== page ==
dcGOR: an R package for analysing ontologies and protein domain annotations.

Fang H - PLoS Comput. Biol. (2014)

Enrichment analysis of promiscuous Pfam domains using GOBP terms (left) and GOMF terms (right).Only the most significant terms/nodes (adjusted p-values<0.05; outlined in black) are visualised along with their ancestral terms. Nodes are coloured according to adjusted p-values.
© Copyright Policy
Related In: Results  -  Collection

License
Show All Figures
getmorefigures.php?uid=PMC4214615&req=5

pcbi-1003929-g003: Enrichment analysis of promiscuous Pfam domains using GOBP terms (left) and GOMF terms (right).Only the most significant terms/nodes (adjusted p-values<0.05; outlined in black) are visualised along with their ancestral terms. Nodes are coloured according to adjusted p-values.
Mentions: Next, I extend the analysis to a list of Pfam domains that tend to occur in diverse domain architectures; this tendency is called ‘promiscuous’. In this study [23], a total of 215 domains were identified as strongly promiscuous, in which 76 domains were taken from Pfam. Enrichment analysis of these 76 Pfam domains using GOBP terms and GOMF terms identifies two most significant terms ‘mismatch repair’ and ‘ATPase activity’ (Figure 3). These two functional categories are consistent with previous report, however, there is a lack of the statistical support for the relevance to ‘signal transduction’ as claimed previously [23]. Unlike DO, GO contains three sub-ontologies GOBP, GOMF and GO Cellular Component (GOCC). Therefore, the semantic similarity between pairs of these 76 domains was first calculated separately for each GO sub-ontology and then additively summed up to obtain the GO overall semantic similarity (Figure 4).

Bottom Line: To reduce runtime, most analyses support high-performance parallel computing.Taking as inputs a list of protein domains of interest, the package is able to easily carry out in-depth analyses in terms of functional, phenotypic and diseased relevance, and network-level understanding.More importantly, dcGOR is designed to allow users to import and analyse their own ontologies and annotations on domains (taken from SCOP, Pfam and InterPro) and RNAs (from Rfam) as well.

View Article: PubMed Central - PubMed

Affiliation: Computational Genomics Group, Department of Computer Science, University of Bristol, Bristol, United Kingdom.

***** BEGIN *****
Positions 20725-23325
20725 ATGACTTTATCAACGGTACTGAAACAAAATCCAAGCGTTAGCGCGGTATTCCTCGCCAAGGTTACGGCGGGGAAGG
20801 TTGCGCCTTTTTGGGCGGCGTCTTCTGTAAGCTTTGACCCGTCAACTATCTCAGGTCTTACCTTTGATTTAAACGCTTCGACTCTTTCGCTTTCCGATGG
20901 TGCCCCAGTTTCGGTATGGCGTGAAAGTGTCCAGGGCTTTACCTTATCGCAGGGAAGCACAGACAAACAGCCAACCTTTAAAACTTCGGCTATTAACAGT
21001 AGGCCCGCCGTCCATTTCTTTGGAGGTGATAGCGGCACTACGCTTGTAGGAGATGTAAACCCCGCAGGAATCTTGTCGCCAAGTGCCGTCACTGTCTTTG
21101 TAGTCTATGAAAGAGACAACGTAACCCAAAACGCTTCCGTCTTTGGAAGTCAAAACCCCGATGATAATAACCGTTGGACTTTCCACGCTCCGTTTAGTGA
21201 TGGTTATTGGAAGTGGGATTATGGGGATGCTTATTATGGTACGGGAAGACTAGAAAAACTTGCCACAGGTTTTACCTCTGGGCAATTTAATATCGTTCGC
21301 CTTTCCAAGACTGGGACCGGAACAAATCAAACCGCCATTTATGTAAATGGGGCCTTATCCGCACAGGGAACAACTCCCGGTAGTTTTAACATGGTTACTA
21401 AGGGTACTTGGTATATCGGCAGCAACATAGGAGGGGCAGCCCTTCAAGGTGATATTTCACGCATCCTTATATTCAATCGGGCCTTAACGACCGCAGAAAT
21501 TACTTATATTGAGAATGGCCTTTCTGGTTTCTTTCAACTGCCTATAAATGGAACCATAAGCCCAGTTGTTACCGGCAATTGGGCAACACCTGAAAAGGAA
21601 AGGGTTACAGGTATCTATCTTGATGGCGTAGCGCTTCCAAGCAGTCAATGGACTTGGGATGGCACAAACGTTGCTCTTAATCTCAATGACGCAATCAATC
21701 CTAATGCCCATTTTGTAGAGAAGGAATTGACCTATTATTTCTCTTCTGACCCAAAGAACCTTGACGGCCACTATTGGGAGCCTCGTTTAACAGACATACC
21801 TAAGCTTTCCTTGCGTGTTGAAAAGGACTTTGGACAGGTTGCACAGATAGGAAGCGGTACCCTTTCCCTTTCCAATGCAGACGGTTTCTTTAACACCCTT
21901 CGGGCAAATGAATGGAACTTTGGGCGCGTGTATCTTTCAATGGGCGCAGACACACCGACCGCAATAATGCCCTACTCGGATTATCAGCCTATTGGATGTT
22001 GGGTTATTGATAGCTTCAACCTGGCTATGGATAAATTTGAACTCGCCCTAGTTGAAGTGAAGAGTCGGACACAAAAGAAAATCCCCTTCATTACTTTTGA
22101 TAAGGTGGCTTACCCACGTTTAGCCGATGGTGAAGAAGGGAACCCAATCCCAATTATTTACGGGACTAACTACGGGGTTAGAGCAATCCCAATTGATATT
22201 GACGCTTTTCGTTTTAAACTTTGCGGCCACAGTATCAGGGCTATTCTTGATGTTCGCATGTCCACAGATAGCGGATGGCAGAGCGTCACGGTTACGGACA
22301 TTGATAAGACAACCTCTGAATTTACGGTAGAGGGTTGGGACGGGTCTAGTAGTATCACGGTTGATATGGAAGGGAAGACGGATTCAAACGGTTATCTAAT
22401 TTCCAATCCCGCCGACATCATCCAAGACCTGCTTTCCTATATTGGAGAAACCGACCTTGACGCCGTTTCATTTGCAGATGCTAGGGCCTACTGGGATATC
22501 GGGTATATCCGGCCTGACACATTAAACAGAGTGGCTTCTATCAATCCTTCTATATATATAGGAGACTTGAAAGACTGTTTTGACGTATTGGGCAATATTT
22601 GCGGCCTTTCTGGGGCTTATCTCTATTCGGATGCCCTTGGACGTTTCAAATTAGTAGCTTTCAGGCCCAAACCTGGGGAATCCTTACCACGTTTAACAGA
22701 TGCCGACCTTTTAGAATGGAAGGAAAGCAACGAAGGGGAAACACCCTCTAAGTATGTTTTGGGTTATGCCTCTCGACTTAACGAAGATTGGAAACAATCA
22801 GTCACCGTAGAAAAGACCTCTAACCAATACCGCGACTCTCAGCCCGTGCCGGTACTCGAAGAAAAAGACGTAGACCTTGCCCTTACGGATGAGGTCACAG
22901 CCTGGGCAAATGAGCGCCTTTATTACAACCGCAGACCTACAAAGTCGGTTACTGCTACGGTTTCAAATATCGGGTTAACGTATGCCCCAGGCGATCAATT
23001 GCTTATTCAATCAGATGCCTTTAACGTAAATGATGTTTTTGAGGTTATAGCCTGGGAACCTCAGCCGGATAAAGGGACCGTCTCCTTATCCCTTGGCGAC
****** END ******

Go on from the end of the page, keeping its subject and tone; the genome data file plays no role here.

ABSTRACT
I introduce an open-source R package 'dcGOR' to provide the bioinformatics community with the ease to analyse ontologies and protein domain annotations, particularly those in the dcGO database. The dcGO is a comprehensive resource for protein domain annotations using a panel of ontologies including Gene Ontology. Although increasing in popularity, this database needs statistical and graphical support to meet its full potential. Moreover, there are no bioinformatics tools specifically designed for domain ontology analysis. As an add-on package built in the R software environment, dcGOR offers a basic infrastructure with great flexibility and functionality. It implements new data structure to represent domains, ontologies, annotations, and all analytical outputs as well. For each ontology, it provides various mining facilities, including: (i) domain-based enrichment analysis and visualisation; (ii) construction of a domain (semantic similarity) network according to ontology annotations; and (iii) significance analysis for estimating a contact (statistical significance) network. To reduce runtime, most analyses support high-performance parallel computing. Taking as inputs a list of protein domains of interest, the package is able to easily carry out in-depth analyses in terms of functional, phenotypic and diseased relevance, and network-level understanding. More importantly, dcGOR is designed to allow users to import and analyse their own ontologies and annotations on domains (taken from SCOP, Pfam and InterPro) and RNAs (from Rfam) as well. The package is freely available at CRAN for easy installation, and also at GitHub for version control. The dedicated website with reproducible demos can be found at http://supfam.org/dcGOR.

Show MeSH